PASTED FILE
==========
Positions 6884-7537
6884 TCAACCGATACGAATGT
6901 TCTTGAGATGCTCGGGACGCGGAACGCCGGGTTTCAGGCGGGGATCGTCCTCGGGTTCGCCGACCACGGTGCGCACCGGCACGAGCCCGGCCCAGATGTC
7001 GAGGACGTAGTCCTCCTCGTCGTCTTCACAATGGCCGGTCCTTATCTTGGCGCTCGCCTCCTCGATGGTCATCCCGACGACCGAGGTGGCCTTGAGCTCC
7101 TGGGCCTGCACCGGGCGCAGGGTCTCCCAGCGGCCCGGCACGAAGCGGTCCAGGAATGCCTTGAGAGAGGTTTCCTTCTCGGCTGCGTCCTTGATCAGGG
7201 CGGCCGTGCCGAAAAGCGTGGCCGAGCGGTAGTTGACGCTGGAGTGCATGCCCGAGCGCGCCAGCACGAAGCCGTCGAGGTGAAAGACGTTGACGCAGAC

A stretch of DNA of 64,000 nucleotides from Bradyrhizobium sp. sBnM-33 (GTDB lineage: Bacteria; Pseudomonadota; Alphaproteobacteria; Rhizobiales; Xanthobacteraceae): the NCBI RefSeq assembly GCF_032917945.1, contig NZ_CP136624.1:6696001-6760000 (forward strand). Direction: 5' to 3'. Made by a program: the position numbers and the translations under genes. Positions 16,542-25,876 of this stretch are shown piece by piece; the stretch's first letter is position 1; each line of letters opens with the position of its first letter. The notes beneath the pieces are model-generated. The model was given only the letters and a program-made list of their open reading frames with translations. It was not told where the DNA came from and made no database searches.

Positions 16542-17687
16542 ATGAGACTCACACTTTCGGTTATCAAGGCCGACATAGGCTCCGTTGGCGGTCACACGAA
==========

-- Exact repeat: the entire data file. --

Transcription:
Positions 6884-7537
6884 TCAACCGATACGAATGT
6901 TCTTGAGATGCTCGGGACGCGGAACGCCGGGTTTCAGGCGGGGATCGTCCTCGGGTTCGCCGACCACGGTGCGCACCGGCACGAGCCCGGCCCAGATGTC
7001 GAGGACGTAGTCCTCCTCGTCGTCTTCACAATGGCCGGTCCTTATCTTGGCGCTCGCCTCCTCGATGGTCATCCCGACGACCGAGGTGGCCTTGAGCTCC
7101 TGGGCCTGCACCGGGCGCAGGGTCTCCCAGCGGCCCGGCACGAAGCGGTCCAGGAATGCCTTGAGAGAGGTTTCCTTCTCGGCTGCGTCCTTGATCAGGG
7201 CGGCCGTGCCGAAAAGCGTGGCCGAGCGGTAGTTGACGCTGGAGTGCATGCCCGAGCGCGCCAGCACGAAGCCGTCGAGGTGAAAGACGTTGACGCAGAC

A stretch of DNA of 64,000 nucleotides from Bradyrhizobium sp. sBnM-33 (GTDB lineage: Bacteria; Pseudomonadota; Alphaproteobacteria; Rhizobiales; Xanthobacteraceae): the NCBI RefSeq assembly GCF_032917945.1, contig NZ_CP136624.1:6696001-6760000 (forward strand). Direction: 5' to 3'. Made by a program: the position numbers and the translations under genes. Positions 16,542-25,876 of this stretch are shown piece by piece; the stretch's first letter is position 1; each line of letters opens with the position of its first letter. The notes beneath the pieces are model-generated. The model was given only the letters and a program-made list of their open reading frames with translations. It was not told where the DNA came from and made no database searches.

Positions 16542-17687
16542 ATGAGACTCACACTTTCGGTTATCAAGGCCGACATAGGCTCCGTTGGCGGTCACACGAA